When Boryana Rusenova Ina decided to move out of the Junctionview studio she shared with her husband, Andrew Ina, a filmmaker and painter, to a studio she had set up in her basement, some friends expressed concern about how she would get work done at home.
“It’s actually been really good for me,” she said. “It allows me to spend a couple hours on a painting before or after work.”
Ina teaches drawing and foundation art at CCAD and the Columbus Cultural Arts Center Tuesday through Friday but works part-time in her basement painting flat and highly patterned works that address the shifting, increasingly commercialized landscape of her native Bulgaria. Mondays and Saturdays are eight-hour painting work days.
Her studio of white concrete walls is clean and simple. One bulletin board has postcards of art by artists she admires and sketches or prints of her former work. A single decorative bell hangs on her staircase; it is what goats wear in Bulgaria, a reminder of where she comes from and the heritage she wants to explore in her art.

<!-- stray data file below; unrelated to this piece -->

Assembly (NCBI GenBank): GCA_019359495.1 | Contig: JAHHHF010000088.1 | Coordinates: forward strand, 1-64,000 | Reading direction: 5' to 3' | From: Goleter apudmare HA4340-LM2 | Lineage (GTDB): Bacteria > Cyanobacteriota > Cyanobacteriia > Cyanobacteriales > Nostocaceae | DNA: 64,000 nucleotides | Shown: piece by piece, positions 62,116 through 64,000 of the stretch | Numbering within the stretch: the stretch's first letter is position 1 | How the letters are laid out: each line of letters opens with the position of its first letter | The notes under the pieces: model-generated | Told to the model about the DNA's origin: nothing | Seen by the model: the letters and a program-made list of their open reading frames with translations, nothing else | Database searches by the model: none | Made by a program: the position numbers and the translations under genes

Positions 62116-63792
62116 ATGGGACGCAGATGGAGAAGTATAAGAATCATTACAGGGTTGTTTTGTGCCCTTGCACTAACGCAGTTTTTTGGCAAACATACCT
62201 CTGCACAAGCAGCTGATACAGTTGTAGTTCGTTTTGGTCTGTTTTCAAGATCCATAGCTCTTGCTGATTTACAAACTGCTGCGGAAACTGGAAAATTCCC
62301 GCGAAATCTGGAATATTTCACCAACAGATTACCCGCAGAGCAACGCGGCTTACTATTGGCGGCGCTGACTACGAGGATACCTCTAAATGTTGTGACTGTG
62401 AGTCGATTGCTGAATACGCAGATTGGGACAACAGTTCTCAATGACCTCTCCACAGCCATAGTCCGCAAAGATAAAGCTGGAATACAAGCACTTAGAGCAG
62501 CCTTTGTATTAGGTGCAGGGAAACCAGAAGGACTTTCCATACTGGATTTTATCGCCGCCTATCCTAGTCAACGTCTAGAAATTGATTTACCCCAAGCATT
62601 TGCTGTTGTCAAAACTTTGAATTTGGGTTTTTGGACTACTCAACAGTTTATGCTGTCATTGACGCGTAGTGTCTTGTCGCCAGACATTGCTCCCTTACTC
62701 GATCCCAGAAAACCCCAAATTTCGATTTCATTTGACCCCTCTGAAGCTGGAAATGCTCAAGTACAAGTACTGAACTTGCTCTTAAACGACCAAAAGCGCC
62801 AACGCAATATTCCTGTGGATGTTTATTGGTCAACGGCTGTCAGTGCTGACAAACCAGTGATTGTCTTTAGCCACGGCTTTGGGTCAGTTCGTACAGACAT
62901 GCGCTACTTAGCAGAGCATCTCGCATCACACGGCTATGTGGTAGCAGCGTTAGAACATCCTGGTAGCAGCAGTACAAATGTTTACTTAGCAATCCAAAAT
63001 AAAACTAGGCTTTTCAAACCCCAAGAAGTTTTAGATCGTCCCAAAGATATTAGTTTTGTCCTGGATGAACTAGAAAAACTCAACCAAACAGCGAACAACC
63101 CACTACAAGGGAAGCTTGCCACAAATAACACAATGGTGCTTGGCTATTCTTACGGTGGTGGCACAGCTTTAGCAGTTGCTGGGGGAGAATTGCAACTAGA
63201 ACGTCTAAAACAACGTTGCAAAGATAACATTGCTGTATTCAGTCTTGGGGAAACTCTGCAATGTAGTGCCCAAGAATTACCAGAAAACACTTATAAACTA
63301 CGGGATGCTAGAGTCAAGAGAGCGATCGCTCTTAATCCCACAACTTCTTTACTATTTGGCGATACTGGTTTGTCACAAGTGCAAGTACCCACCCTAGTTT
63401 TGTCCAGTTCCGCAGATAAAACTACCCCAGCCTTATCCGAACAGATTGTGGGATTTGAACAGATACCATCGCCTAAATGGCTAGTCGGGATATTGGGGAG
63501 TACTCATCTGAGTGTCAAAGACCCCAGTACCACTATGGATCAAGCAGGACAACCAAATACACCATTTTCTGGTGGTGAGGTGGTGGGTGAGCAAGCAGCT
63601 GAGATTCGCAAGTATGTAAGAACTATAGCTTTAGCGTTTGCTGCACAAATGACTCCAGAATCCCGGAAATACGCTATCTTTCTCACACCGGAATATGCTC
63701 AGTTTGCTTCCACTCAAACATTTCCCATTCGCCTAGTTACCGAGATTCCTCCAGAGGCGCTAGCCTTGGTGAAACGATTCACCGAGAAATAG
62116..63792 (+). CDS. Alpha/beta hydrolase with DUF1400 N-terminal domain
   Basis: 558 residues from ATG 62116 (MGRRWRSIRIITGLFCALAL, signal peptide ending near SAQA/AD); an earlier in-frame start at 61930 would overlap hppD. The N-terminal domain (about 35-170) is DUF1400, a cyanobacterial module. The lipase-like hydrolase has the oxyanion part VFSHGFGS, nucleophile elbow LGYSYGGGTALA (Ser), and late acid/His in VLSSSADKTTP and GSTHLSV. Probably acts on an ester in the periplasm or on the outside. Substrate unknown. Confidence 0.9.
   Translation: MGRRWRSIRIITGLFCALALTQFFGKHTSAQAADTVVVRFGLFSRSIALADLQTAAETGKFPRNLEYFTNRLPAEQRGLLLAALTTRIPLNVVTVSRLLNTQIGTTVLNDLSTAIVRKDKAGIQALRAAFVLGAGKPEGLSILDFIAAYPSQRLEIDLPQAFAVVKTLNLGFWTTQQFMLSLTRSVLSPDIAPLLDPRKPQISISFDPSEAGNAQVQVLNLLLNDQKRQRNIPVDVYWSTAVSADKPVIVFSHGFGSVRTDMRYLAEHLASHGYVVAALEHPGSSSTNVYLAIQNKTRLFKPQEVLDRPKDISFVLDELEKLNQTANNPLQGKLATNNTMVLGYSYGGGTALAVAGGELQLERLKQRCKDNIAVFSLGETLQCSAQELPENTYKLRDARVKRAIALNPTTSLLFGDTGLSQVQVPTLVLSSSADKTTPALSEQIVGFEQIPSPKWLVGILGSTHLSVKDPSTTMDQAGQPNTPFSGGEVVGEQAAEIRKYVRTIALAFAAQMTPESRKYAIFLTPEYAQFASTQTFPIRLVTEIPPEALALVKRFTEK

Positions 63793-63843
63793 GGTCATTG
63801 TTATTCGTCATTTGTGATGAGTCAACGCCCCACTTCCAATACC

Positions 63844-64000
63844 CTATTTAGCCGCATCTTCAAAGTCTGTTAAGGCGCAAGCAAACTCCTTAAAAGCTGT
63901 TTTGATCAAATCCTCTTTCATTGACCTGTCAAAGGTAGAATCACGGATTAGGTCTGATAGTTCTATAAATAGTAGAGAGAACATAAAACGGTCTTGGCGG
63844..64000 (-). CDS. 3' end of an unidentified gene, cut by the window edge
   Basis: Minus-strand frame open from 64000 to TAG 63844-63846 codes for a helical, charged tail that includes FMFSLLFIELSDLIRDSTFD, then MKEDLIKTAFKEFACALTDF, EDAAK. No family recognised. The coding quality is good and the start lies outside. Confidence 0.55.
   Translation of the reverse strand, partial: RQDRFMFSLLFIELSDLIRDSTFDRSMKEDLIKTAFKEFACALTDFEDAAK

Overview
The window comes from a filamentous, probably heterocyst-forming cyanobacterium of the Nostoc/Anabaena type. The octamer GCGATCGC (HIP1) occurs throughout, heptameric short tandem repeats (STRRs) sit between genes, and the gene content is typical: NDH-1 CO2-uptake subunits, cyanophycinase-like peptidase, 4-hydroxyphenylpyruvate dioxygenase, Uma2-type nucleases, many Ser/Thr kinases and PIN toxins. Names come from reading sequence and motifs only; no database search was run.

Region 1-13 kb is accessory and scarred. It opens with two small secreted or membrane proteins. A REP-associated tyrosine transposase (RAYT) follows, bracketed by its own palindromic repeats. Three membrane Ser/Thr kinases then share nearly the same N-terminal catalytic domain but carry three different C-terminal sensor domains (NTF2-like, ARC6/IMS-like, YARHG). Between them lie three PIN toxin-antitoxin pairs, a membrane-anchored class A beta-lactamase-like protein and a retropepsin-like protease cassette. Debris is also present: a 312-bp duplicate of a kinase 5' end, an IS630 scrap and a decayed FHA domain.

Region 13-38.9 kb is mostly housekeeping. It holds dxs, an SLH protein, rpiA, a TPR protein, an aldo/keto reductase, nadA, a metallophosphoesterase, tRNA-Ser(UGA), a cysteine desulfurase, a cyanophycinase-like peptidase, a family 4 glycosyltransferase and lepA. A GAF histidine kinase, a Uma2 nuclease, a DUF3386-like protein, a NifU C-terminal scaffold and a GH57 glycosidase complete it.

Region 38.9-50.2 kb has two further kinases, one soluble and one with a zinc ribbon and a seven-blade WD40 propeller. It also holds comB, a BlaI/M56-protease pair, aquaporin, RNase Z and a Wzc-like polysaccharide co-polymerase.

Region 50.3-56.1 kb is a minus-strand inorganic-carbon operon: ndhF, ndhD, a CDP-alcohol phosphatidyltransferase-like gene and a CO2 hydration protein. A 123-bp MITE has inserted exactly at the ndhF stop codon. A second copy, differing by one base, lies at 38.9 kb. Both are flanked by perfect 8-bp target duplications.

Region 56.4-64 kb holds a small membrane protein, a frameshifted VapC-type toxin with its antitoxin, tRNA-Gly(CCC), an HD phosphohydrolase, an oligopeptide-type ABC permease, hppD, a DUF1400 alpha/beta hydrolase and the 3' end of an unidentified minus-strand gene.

Ina always works on two paintings at a time, because “I am very detail oriented and I won’t stop working on a painting unless I have something else to go to,” she said. “This is more efficient.” Also helping her edit: audio books. She listens to them frequently while painting so she doesn’t get too lost in the details of a work.
If artist’s block gets in the way of her long shifts downstairs, she’ll hash out the hurdle with her husband. He, by the way, is moving to a place in 400 West Rich where rent is 60 cents to $1.10 per square foot once Junctionview closes.
Her only complaint about her studio is that it sometimes gets cold. That’s what the foot rest (read: a heater on the floor below her easel) is for.